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    The Price Tag of Chronic Pain

    Chronic pain comes at a cost -- from lost wages to social stigma. You don't have to pay the price.

    A Hidden Cost of Chronic Pain: Worsening Health

    That's because pain can start a vicious cycle that has a direct impact on your health.

    Perhaps your knee starts hurting when you walk. The natural response for many is to walk less. But "if you stop walking, the muscles, tendons and nerves in your legs atrophy and deteriorate," says Edwards. "If you become inactive as a result, that leads to all sorts of problems like heart disease and diabetes."

    Just one injury can turn an active, healthy person into an inactive and unhealthy one.

    Surgery can have the same result. "Many people develop pain after surgery or after illnesses like shingles," says Steven P. Cohen, MD, an anesthesiologist in the division of pain medicine at Johns Hopkins School of Medicine. If they don't get the pain treated promptly, he says, it can become chronic. And that can lead to yet greater ills.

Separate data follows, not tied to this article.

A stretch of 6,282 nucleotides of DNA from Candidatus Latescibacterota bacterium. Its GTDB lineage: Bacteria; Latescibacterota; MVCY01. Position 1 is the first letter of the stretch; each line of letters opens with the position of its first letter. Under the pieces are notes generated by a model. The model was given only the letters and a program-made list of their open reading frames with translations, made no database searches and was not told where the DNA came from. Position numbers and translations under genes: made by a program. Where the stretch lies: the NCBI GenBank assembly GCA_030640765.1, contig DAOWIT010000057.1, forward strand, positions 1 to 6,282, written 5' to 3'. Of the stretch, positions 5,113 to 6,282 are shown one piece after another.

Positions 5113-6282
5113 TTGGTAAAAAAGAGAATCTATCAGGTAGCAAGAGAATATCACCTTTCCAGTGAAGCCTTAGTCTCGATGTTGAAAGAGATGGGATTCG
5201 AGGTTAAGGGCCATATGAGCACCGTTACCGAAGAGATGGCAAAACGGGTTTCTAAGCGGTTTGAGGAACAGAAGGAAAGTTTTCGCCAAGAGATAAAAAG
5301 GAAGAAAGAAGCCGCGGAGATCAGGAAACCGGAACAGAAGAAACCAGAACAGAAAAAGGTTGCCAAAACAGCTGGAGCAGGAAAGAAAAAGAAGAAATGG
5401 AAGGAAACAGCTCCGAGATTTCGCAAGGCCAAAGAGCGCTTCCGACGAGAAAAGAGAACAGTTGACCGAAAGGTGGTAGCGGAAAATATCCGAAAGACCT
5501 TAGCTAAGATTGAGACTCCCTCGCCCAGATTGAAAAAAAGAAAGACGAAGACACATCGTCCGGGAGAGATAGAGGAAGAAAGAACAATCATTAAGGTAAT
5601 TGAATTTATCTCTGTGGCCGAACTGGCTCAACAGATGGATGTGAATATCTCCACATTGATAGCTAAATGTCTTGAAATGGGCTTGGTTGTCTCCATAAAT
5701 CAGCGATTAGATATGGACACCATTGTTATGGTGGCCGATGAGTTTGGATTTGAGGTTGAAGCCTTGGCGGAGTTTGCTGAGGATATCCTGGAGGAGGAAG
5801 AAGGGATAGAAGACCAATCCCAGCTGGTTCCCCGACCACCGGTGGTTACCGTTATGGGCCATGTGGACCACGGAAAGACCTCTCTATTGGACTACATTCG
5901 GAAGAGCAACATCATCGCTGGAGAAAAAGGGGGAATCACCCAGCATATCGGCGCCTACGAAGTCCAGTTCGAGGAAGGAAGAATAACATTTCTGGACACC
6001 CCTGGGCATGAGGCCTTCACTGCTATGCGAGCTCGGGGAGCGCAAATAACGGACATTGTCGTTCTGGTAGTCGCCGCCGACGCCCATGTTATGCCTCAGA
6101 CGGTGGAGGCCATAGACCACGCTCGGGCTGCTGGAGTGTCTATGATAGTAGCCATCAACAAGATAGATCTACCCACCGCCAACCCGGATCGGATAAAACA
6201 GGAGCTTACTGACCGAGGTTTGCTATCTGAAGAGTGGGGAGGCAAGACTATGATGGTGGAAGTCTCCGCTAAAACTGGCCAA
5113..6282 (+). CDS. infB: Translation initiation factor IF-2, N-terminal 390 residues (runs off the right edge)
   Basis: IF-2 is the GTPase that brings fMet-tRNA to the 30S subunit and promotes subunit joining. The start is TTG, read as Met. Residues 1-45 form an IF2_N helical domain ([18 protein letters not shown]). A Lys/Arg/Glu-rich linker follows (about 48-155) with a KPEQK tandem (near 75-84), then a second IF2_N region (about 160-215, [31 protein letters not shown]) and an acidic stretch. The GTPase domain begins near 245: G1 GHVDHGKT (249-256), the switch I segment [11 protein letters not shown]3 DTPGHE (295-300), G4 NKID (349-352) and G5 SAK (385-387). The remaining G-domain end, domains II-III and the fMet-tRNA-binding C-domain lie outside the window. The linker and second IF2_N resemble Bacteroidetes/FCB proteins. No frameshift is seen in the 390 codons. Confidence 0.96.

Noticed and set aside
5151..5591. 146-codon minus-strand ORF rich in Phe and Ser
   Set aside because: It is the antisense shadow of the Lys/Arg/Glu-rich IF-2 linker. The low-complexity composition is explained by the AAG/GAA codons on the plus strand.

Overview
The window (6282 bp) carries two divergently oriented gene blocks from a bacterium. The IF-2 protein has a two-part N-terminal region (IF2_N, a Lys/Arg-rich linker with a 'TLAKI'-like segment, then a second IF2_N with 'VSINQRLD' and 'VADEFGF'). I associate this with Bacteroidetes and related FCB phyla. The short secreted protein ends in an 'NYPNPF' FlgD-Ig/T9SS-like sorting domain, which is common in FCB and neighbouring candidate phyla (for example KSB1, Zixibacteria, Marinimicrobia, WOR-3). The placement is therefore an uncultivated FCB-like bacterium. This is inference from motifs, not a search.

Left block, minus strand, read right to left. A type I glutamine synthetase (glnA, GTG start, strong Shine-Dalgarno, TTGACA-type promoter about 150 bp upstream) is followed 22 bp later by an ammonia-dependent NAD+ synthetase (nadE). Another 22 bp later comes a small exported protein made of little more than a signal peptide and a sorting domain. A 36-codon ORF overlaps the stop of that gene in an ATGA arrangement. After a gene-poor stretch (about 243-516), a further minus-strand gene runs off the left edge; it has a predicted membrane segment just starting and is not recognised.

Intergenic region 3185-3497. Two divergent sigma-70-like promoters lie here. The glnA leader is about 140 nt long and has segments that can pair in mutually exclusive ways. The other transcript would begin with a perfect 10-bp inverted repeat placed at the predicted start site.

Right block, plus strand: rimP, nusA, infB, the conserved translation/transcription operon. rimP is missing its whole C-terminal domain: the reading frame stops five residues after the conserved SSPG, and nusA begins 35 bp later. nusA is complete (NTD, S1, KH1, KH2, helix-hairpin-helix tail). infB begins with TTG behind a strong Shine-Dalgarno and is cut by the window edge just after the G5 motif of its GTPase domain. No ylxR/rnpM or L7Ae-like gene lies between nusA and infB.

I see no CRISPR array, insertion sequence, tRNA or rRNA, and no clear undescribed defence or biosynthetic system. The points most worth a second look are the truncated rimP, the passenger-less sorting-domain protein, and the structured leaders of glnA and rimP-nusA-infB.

"People who have chronic pain are exponentially more likely to have psychiatric illnesses like depression and anxiety disorders," says Edwards.

    Another Price of Pain: Social Stigma

    Pain has a high social cost for the sufferer, too. Because pain is a personal and subjective experience, it can lead to problems with family and co-workers. While you may be in terrible distress, the people around you just can't see or feel what you're going through.

    "I think people in pain sometimes get unfairly dismissed by family and co-workers" Robert Bonakdar, MD, tells WebMD, "especially when they don't have an outward sign of suffering, like a cast or a bandage." Bonakdar is the director of integrative pain management at the Scripps Center for Integrative Medicine, La Jolla, Calif.

    Cohen says this is toughest for people who suffer from painful syndromes, like fibromyalgia, irritable bowel syndrome (IBS), and complex regional pain syndrome.

    "There's much less sympathy and understanding for these elusive syndromes," says Cohen. While Edwards says that the treatment for pain can often lead to as much stigma as the pain itself.

    "When people hear that you're taking a narcotic pain reliever like methadone," he says, "they associate it with addicts." That can lead people to make some very wrong assumptions about you.

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